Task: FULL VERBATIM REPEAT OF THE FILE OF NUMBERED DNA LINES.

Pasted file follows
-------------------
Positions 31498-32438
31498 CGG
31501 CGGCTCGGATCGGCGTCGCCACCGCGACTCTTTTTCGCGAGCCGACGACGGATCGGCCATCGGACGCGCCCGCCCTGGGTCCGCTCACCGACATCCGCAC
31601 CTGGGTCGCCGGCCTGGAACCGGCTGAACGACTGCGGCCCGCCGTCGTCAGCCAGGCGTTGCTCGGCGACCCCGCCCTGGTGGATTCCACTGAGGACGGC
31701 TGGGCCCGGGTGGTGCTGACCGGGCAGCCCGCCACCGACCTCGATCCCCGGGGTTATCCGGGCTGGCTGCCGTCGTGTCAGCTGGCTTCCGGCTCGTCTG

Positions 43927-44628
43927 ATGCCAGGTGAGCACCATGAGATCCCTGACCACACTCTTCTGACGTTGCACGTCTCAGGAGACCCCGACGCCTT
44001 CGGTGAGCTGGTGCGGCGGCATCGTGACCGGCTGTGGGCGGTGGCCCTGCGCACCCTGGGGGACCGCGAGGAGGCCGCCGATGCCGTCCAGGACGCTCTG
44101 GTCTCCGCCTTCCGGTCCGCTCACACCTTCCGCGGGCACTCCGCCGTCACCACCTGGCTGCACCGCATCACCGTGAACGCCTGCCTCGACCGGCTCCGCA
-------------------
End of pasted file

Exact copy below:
Positions 31498-32438
31498 CGG
31501 CGGCTCGGATCGGCGTCGCCACCGCGACTCTTTTTCGCGAGCCGACGACGGATCGGCCATCGGACGCGCCCGCCCTGGGTCCGCTCACCGACATCCGCAC
31601 CTGGGTCGCCGGCCTGGAACCGGCTGAACGACTGCGGCCCGCCGTCGTCAGCCAGGCGTTGCTCGGCGACCCCGCCCTGGTGGATTCCACTGAGGACGGC
31701 TGGGCCCGGGTGGTGCTGACCGGGCAGCCCGCCACCGACCTCGATCCCCGGGGTTATCCGGGCTGGCTGCCGTCGTGTCAGCTGGCTTCCGGCTCGTCTG

Positions 43927-44628
43927 ATGCCAGGTGAGCACCATGAGATCCCTGACCACACTCTTCTGACGTTGCACGTCTCAGGAGACCCCGACGCCTT
44001 CGGTGAGCTGGTGCGGCGGCATCGTGACCGGCTGTGGGCGGTGGCCCTGCGCACCCTGGGGGACCGCGAGGAGGCCGCCGATGCCGTCCAGGACGCTCTG
44101 GTCTCCGCCTTCCGGTCCGCTCACACCTTCCGCGGGCACTCCGCCGTCACCACCTGGCTGCACCGCATCACCGTGAACGCCTGCCTCGACCGGCTCCGCA